There are four main buildings in Carnuntum that have been rebuilt in their original locations, using ancient techniques and reconstructed Roman tools. The first to be done was a home once owned by a merchant. It was the equivalent of a middle class home, perfectly comfortable even by today’s standards, especially if you don’t mind cooking over a fireplace.

Look at the bedroom/sitting room below. Is this nicer than your bedroom at home? It’s certainly nicer than mine.

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One of the reconstructions at Carnuntum is of a home owned by a merchant. (photo used with permission of Carnuntum, (c) Atelier Olschinsky)

The crown jewel of Carnuntum is its reconstruction of a villa owned by a member of the upper class. Even though Carnuntum was in the hinterlands of the empire, this home was likely comparable to the wealthy mansions of Rome.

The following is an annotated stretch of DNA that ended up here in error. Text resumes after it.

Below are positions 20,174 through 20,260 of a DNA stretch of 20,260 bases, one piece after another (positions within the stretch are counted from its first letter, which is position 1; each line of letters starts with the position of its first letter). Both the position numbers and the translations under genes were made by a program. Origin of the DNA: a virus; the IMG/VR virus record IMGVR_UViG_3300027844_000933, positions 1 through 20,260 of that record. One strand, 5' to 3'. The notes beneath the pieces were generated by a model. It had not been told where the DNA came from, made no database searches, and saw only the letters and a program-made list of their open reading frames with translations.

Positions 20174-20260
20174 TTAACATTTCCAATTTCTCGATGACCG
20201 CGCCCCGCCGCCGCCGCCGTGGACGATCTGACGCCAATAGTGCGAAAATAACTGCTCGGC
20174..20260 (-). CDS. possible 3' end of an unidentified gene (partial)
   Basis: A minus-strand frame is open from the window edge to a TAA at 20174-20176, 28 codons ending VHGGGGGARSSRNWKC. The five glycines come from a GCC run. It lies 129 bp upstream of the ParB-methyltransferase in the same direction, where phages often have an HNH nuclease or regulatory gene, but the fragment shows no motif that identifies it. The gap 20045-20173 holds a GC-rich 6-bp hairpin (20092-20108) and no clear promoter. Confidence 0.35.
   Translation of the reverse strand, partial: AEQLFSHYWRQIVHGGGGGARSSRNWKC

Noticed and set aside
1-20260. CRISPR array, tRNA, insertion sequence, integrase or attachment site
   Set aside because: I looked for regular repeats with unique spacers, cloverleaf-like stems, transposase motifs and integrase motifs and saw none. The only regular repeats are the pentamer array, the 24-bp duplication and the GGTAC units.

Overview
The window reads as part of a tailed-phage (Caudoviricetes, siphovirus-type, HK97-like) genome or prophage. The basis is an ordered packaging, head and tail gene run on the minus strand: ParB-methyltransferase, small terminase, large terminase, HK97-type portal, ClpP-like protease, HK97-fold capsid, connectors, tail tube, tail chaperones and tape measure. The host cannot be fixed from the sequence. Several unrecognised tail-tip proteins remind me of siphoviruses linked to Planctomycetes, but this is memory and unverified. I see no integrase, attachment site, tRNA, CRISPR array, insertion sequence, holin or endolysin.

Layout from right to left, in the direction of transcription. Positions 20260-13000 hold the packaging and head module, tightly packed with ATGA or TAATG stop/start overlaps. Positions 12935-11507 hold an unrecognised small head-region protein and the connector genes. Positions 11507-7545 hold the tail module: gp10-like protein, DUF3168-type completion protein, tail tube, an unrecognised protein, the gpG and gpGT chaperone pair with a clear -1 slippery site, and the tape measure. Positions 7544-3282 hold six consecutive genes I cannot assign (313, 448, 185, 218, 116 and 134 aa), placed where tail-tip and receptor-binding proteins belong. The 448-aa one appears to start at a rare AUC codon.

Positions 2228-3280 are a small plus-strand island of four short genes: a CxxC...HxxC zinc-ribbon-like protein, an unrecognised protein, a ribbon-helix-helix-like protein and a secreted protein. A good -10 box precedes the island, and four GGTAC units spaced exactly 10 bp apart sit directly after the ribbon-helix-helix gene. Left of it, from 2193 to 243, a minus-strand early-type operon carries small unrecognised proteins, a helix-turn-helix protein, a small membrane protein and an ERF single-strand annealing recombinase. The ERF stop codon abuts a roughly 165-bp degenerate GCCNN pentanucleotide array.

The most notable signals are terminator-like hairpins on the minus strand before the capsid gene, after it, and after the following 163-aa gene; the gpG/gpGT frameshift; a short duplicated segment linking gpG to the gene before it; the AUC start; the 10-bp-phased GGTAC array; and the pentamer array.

It had an ingenious underfloor heating system that warmed it in the winter, and thick walls and wide overhangs that kept it cool in the summer. Its elegantly proportioned rooms were decorated with beautiful painted stucco designs. All of these elements have been carefully reconstructed, with the result shown below—a home that looks quite similar to one in an upper-crust subdivision of an American city.

A reconstructed villa at Carnuntum shows the lifestyle enjoyed by a wealthy Roman citizen. (photo used with permission of Carnuntum, (c) Atelier Olschinsky)